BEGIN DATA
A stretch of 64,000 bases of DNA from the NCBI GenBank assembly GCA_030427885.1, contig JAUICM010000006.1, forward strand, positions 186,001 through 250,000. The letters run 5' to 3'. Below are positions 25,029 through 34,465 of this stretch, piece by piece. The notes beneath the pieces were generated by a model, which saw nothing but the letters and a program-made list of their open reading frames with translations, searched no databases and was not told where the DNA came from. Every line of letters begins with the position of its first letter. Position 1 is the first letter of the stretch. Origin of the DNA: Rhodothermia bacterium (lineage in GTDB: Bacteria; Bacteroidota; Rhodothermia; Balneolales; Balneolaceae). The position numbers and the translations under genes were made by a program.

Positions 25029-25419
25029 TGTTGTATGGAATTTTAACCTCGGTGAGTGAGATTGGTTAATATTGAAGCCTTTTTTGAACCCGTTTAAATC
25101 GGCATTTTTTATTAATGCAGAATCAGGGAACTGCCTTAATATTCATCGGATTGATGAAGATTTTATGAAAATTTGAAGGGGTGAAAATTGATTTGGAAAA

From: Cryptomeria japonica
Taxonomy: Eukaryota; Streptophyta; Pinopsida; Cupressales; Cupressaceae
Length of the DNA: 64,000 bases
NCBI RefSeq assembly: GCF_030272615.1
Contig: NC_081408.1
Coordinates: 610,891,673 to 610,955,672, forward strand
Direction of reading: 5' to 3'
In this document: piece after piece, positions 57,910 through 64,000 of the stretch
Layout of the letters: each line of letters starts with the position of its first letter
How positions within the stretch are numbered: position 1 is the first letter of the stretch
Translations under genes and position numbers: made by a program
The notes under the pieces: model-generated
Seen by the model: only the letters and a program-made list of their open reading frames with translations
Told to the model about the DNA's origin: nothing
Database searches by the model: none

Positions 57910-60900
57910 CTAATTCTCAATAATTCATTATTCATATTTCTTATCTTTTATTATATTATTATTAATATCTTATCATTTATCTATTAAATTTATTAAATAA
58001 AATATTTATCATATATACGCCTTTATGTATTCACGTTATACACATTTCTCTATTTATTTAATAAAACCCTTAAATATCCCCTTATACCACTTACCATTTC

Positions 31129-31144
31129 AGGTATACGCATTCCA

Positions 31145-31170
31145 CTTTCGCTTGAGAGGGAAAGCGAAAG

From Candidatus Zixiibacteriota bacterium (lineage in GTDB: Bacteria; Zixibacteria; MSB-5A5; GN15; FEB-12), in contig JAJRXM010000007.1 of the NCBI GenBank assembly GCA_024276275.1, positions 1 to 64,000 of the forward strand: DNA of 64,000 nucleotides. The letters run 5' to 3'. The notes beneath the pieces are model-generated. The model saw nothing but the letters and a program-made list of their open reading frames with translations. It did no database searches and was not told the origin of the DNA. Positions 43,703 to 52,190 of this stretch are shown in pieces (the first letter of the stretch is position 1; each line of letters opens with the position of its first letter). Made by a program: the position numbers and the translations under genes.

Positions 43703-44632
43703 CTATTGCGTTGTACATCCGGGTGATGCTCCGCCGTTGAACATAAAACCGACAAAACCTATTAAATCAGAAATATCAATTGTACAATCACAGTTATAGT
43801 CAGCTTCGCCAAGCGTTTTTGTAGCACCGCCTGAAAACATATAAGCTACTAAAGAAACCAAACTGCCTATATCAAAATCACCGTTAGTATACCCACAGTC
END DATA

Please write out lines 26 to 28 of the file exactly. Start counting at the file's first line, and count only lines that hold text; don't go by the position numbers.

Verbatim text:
31145 CTTTCGCTTGAGAGGGAAAGCGAAAG

From Candidatus Zixiibacteriota bacterium (lineage in GTDB: Bacteria; Zixibacteria; MSB-5A5; GN15; FEB-12), in contig JAJRXM010000007.1 of the NCBI GenBank assembly GCA_024276275.1, positions 1 to 64,000 of the forward strand: DNA of 64,000 nucleotides. The letters run 5' to 3'. The notes beneath the pieces are model-generated. The model saw nothing but the letters and a program-made list of their open reading frames with translations. It did no database searches and was not told the origin of the DNA. Positions 43,703 to 52,190 of this stretch are shown in pieces (the first letter of the stretch is position 1; each line of letters opens with the position of its first letter). Made by a program: the position numbers and the translations under genes.

Positions 43703-44632